Almost exactly one year later, a cyber intrusion began at the United States Office of Personal Management. This intrusion went undetected for 13 months. As the Wall Street Journal, U.S. News & World Report and other media reports noted, this intrusion was described by Federal officials as among the largest breaches of government data in the history of the United States. Information targeted in the breach included personally identifiable information, such as Social Security numbers, as well as names, dates, places of birth, and addresses. The hack even involved the theft of detailed security clearance-related background information, including more than 5.6 million sets of fingerprints.

Clearly, EO 13636 was insufficient to prevent a major cybersecurity event.

Less than a month ago, President Trump signed a new executive order, "Strengthening the Cybersecurity of Federal Networks and Critical Infrastructure," designed to protect American innovation and values. This new executive order, which reflects considerable analysis, opens with four findings: that the executive branch has for too long accepted antiquated and difficult-to-defend IT; that effective risk management involves more than just protecting IT and data currently in place; that known but unmitigated vulnerabilities are among the highest cybersecurity risks faced by executive departments and agencies; and that effective risk management requires agency heads to lead integrated teams of senior executives with expertise in IT, security, budgeting, acquisition, law, privacy, and human resources.

The executive order goes on to explicitly hold agency heads accountable to the president for implementing risk management measures commensurate with the risk and magnitude of the harm that would result from unauthorized access, use, disclosure, disruption, modification, or destruction of IT and data. It also mandates the use of the rigorous and recently revised Framework for Improving Critical Infrastructure Cybersecurity developed by the National Institute of Standards and Technology that EO 13636 deemed voluntary.

Will this new executive order make a difference? The answer may rest in the implementation and enforcement of the order. With parallel progress in both pattern recognition algorithms and microelectronic technology, machine learning and artificial intelligence can likely already bridge the gap between the enormous volume of government intelligence data and people capable of analyzing it, as Jason Matheny, Director of the Intelligence Advance Research Project Agency, has forecast. IBM's Watson, for example, can understand all forms of data, interact naturally with people, and learn and reason at scale. Accordingly, the compromise of even sensitive but unclassified information when analyzed by sophisticated means could enable perpetrators to "connect the dots" and jeopardize national security.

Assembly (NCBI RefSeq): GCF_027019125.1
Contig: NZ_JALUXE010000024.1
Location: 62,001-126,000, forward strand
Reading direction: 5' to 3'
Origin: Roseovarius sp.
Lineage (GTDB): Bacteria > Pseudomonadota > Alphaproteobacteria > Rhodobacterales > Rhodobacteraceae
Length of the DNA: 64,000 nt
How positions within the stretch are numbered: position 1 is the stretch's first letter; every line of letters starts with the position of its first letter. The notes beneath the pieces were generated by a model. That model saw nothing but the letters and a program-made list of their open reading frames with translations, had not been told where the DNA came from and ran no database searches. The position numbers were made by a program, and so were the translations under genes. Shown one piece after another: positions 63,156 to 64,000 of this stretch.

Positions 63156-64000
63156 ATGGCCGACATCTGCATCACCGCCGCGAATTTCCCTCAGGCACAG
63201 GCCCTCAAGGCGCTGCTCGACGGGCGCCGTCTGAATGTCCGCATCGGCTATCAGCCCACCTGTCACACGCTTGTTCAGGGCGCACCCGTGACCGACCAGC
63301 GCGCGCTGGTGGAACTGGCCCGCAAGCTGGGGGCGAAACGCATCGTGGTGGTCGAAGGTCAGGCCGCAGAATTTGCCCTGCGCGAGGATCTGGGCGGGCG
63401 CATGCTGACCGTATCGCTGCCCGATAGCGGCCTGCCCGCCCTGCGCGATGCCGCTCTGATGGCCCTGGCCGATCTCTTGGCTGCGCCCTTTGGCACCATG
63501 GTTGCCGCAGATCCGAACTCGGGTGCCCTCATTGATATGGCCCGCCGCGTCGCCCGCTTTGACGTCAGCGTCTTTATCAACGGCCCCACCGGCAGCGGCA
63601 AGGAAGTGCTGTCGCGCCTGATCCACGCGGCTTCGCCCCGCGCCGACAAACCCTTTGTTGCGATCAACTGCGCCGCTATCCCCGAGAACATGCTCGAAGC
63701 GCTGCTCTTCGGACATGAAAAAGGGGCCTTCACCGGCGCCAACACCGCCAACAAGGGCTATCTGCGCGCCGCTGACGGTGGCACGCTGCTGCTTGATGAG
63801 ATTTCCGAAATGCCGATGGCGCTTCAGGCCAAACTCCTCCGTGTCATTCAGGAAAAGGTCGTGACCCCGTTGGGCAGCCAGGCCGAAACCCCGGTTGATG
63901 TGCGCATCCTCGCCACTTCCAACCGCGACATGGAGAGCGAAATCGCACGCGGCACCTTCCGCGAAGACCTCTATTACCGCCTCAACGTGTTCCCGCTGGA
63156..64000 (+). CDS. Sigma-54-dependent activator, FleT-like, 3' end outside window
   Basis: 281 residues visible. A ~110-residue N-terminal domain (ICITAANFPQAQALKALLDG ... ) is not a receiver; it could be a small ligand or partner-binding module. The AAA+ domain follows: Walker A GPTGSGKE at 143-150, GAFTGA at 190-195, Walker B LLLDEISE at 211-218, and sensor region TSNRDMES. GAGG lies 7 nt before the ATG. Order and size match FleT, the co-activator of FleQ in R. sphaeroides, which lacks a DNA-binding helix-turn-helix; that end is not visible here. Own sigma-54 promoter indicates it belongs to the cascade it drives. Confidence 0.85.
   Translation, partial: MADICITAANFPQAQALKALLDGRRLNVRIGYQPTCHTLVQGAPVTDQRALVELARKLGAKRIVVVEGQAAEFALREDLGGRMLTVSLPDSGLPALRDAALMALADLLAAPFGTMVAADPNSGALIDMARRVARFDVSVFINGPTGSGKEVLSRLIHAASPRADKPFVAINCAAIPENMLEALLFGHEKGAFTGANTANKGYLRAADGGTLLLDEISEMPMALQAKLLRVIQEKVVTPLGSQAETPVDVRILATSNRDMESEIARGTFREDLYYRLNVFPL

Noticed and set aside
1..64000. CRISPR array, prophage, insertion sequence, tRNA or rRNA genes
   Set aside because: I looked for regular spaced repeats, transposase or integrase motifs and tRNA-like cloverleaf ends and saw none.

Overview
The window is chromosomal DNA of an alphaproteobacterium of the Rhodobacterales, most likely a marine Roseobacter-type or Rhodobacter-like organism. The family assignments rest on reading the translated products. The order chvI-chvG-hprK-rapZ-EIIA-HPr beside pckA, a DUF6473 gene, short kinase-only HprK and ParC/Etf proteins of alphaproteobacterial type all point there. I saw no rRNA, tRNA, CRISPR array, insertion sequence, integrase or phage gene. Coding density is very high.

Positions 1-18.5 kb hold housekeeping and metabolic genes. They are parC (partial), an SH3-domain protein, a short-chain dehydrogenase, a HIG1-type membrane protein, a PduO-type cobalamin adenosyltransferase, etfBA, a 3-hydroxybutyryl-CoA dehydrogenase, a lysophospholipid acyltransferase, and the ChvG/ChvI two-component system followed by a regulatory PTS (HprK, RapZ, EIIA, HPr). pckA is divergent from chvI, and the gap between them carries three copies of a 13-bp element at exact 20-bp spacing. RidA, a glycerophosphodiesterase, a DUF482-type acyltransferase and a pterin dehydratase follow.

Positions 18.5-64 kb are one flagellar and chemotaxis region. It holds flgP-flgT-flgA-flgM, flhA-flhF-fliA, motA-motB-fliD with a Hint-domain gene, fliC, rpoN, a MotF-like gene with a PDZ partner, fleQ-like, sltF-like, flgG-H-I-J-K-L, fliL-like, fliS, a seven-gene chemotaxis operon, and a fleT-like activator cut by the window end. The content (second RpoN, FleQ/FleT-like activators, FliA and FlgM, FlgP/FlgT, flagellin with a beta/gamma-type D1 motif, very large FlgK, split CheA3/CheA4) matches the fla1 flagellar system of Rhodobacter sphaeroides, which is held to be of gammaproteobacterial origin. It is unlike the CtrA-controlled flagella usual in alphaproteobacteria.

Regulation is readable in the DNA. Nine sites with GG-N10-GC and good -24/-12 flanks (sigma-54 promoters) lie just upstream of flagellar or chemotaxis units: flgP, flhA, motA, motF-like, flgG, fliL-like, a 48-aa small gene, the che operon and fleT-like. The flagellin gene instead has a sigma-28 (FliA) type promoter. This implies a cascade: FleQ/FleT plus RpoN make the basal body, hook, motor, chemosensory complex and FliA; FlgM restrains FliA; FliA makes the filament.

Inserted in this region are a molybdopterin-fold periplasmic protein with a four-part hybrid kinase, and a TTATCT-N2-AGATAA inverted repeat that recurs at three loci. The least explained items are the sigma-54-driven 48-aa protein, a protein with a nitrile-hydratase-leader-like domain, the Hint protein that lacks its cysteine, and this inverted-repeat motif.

In this environment, will "mistakes" or negligence leading to compromised information be tolerated or will they be dealt with severely? Will agency heads be held accountable or will they get a pass? Will "antiquated and difficult-to-defend IT" be tolerated or will rigorous processes and modern applications, like layered security, limitations within network security, encryption of data at rest and in motion, and policy engines used in conjunction with access restriction and auditing software be mandated, implemented, and audited?

The answers will be revealed over the next weeks and months.

The challenge is clear--a well-thought-out and rigorous policy for Federal government cybersecurity is in place, now it must be implemented and enforced. Time is not on our side; the next hack or the next serious incident due to the negligence of a government employee or contractor could happen tomorrow or the next day. It is time to get serious about Federal government cybersecurity.

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AFCEA International Cyber Symposium Comes To Baltimore Convention Center

Originally posted on PR Newswire

"Defining Full Spectrum Global Cyberspace Operations"

FAIRFAX, VA--AFCEA International will bring its cyber symposium to theáBaltimore Convention CenteráJune 25-27. The overall theme of this cyber conference and exposition focuses on engaging the key players, including the U.S. Government, the International Community, Industry and Academia, to discuss the development of robust cyberspace capabilities and partnerships. The conference offers numerous training opportunities and Continuing Education Units (CEUs)/CMUs.